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Maui Hiker Amanda Eller Praises Rescuers Who 'Never Gave Up'

MAUI (CBS/WJZ) -- Still weak from 17 days and 16 nights in the Hawaiian jungle, Amanda Eller arrived at her party with a little help from her family and friends.

"I'm just a little girl that got lost in the woods! And you guys showed up, like, hard!" the Maryland native yelled upon arrival.


They called her rescue a miracle. On Monday, they treated her like a hero.

"I just have so much gratitude and thanks for everybody showing up with the biggest hearts and the biggest generosities," she said.

Those volunteers kept showing up—some climbing, some repelling, some flying drones—even when police called off the search after just three days.

"She just went through this 17-day survivor ordeal and she's looking unbelievable!" said Javier Cantellops, Eller's good friend.

Cantellops last saw her on Friday when he was part of the team that spotted her from the air and then rescued her from a jungle waterfall.

"She's like, 'you never gave up on me.' I was like, I was gonna search for you for the rest of my life!" Cantellops said.

"These guys were not going to give up on me. Thank God!" Eller said at her party.

She said her journey of survival was spiritual. In a press conference Tuesday, Eller said she went into the forest on May 8 for a run and to meditate, leaving behind her cell phone.

She said she got lost when her sense of direction wasn't leading her back to her car.

"I took a break I laid down on a tree I was looking at the sky when I got up I tried to go back the way I came I had a sense of direction at that point. The path was not leading me back to my car and I tried all these different paths and then I was like oh shoot these are not bike paths these are not walking paths these are boars paths," She said.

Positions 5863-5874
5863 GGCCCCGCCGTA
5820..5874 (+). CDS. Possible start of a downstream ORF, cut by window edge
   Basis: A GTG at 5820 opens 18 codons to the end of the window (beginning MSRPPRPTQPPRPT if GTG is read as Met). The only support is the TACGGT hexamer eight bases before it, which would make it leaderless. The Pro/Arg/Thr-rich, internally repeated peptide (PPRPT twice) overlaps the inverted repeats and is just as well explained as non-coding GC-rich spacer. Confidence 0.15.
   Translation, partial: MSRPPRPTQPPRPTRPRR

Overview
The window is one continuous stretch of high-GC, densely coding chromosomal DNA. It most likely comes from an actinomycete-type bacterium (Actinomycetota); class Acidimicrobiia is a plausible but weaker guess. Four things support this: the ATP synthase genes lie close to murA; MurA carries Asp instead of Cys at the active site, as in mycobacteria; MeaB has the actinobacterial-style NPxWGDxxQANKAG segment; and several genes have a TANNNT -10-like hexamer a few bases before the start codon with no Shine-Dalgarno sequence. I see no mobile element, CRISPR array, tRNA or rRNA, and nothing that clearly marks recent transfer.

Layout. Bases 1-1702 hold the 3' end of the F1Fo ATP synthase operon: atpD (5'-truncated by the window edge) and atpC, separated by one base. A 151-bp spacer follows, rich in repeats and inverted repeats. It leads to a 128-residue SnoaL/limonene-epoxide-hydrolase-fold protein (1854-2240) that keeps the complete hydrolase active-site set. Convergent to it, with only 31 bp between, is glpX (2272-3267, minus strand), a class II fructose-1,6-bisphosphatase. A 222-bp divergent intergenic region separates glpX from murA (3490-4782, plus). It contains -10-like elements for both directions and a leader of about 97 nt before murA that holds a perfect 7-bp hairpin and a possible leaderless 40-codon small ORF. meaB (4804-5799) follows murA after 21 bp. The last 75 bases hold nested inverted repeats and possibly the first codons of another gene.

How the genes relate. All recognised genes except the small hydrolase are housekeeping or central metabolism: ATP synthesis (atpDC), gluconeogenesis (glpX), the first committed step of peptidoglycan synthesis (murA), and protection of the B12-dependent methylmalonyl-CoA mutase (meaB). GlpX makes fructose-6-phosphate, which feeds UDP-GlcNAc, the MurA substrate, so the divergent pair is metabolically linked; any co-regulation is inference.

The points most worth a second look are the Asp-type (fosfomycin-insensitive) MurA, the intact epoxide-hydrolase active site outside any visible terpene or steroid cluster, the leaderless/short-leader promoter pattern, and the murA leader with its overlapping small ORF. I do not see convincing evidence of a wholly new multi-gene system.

Instead, the voice led her deeper into the woods. She said she ate berries and plants and drank water from the river. At one point- Eller said she found shelter inside the den of a wild boar.

One of her darkest days was dealing with a flash flood after falling 20 feet and injuring her legs. She said she chose not to be a victim.

"I was sitting in a foot of water on hard rocks that were digging into my skin but I didn't have another choice," Eller said.

When the group of rescuers in a helicopter spotted her, she said she immediately collapsed knowing she was going to survive.

"I see these guys coming over in the helicopter and I just can't tell you, my heart fell through my feet I mean I just collapsed," She said.

She suffered from severe sunburn, a fractured leg and skin infections.

She said her story of survival defines Ohana.

"There's not a word for my gratitude for seeing this in humanity for seeing this drive and this not willing to give up attitude we're going to save you you're another human being you're my tribe, it's incredible," She said.

Eller still has a long road of recovery ahead, her legs are still pretty bandaged and she is not able to walk yet. She said the message she learned from this experience- is to next time bring her cell phone,"

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